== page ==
Subjects: Attribution of cyber-attack to Russia; LNP candidate in Lilley; light rail on the Gold Coast; Anthony Albanese’s inability to pronounce ‘Melbournians’
NEIL BREEN: I’ll bring in the Home Affairs Minister Karen Andrews, she joins me every Wednesday. Good Morning to you Minister.
KAREN ANDREWS: Good morning Neil, how are you?
BREEN: I’m well thanks. People think ‘oh well, cyber-attacks – they’re trying to hack someone’s computer’. But what they’re actually doing is disrupting emergency services and energy supply, like turning the power off, transport systems, communication networks – they’re actually messing with the life of an everyday person. Not the computers of some big company.
ANDREWS: Absolutely, and that’s why the Morrison Government – the Coalition – has moved to put in place important protections for our critical infrastructure here in Australia; so that does include our energy networks, our health systems, water systems – amongst others. We understand that cyber-attacks happen – we’ve had this attribution overnight in regards to Russia’s activity – but cyber-attacks can take many forms and we want to be in a position to make sure we are protecting Australians and we are protecting our critical infrastructure.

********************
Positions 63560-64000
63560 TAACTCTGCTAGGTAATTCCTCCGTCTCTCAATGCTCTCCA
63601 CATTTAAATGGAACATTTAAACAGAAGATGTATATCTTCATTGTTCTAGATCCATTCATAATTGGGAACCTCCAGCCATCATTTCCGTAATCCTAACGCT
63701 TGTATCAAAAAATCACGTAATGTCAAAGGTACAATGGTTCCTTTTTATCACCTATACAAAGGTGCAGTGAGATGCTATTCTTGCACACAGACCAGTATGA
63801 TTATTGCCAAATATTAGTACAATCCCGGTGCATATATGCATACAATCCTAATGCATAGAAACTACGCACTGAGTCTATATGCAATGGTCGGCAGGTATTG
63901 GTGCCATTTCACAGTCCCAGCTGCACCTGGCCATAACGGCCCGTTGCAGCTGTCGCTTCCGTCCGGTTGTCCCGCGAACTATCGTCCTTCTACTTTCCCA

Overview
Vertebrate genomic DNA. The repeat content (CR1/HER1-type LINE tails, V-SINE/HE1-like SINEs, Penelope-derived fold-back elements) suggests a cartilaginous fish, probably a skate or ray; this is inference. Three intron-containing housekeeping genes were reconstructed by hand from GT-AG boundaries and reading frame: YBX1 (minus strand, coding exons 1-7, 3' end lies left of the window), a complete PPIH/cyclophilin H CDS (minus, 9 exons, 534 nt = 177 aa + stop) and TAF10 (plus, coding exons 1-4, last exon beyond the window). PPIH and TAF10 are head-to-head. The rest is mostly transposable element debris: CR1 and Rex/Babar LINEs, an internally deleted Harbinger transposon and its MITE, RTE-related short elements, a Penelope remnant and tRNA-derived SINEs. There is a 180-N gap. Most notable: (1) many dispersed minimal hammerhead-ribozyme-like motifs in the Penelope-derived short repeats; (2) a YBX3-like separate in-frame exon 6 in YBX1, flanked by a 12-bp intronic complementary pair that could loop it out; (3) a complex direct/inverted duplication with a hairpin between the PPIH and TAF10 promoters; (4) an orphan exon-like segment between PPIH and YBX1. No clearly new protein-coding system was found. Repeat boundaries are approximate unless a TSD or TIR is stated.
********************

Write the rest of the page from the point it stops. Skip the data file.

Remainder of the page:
BREEN: 100%. You know, I listened to Putin and his ‘victory day’ thing – I dead-set thought I was watching a movie about Adolf Hitler, like the way they were all chanting… the guy’s about to turn 70, I truly believe he wants to do something radical before he dies to leave his mark on the world and I don’t think it’s going to be good.
ANDREWS: Well we’ve just got to look at what has been happening in Ukraine – I’m so very impressed and proud of the Ukrainian Government and Ukrainians for what they’ve been able to do to fight back in the circumstances they’ve found themselves in. But yes, the activities of Russia and clearly Mr Putin are bringing an extraordinary spotlight on what is happening over there, and none of it is good.
BREEN: This Sunday, the official launch – I always find that weird, I’m going to call it a rally – because you’re five weeks into the campaign! The launch of the campaign by your party will be in Brisbane this Sunday, we know why – 23 seats, six to Labor, one to an Independent, it’s very, very important. Why was Brisbane chosen?